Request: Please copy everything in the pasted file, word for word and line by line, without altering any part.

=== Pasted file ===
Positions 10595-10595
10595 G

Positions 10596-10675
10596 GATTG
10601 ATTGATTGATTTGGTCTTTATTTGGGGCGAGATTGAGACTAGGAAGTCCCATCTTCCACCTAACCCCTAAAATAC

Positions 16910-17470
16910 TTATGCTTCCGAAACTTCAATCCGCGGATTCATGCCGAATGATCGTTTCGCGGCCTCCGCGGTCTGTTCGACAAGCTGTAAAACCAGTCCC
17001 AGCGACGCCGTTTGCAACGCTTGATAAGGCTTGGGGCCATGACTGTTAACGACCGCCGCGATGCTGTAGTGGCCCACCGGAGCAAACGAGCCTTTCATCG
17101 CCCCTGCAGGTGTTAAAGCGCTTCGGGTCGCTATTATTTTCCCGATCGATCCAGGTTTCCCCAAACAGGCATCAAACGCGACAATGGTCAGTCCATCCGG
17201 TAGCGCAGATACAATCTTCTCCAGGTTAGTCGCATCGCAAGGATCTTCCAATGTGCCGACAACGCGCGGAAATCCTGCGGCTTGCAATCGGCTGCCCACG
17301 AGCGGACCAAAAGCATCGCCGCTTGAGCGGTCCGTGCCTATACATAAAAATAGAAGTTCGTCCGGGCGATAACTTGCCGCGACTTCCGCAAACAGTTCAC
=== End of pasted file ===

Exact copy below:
Positions 10595-10595
10595 G

Positions 10596-10675
10596 GATTG
10601 ATTGATTGATTTGGTCTTTATTTGGGGCGAGATTGAGACTAGGAAGTCCCATCTTCCACCTAACCCCTAAAATAC

Positions 16910-17470
16910 TTATGCTTCCGAAACTTCAATCCGCGGATTCATGCCGAATGATCGTTTCGCGGCCTCCGCGGTCTGTTCGACAAGCTGTAAAACCAGTCCC
17001 AGCGACGCCGTTTGCAACGCTTGATAAGGCTTGGGGCCATGACTGTTAACGACCGCCGCGATGCTGTAGTGGCCCACCGGAGCAAACGAGCCTTTCATCG
17101 CCCCTGCAGGTGTTAAAGCGCTTCGGGTCGCTATTATTTTCCCGATCGATCCAGGTTTCCCCAAACAGGCATCAAACGCGACAATGGTCAGTCCATCCGG
17201 TAGCGCAGATACAATCTTCTCCAGGTTAGTCGCATCGCAAGGATCTTCCAATGTGCCGACAACGCGCGGAAATCCTGCGGCTTGCAATCGGCTGCCCACG
17301 AGCGGACCAAAAGCATCGCCGCTTGAGCGGTCCGTGCCTATACATAAAAATAGAAGTTCGTCCGGGCGATAACTTGCCGCGACTTCCGCAAACAGTTCAC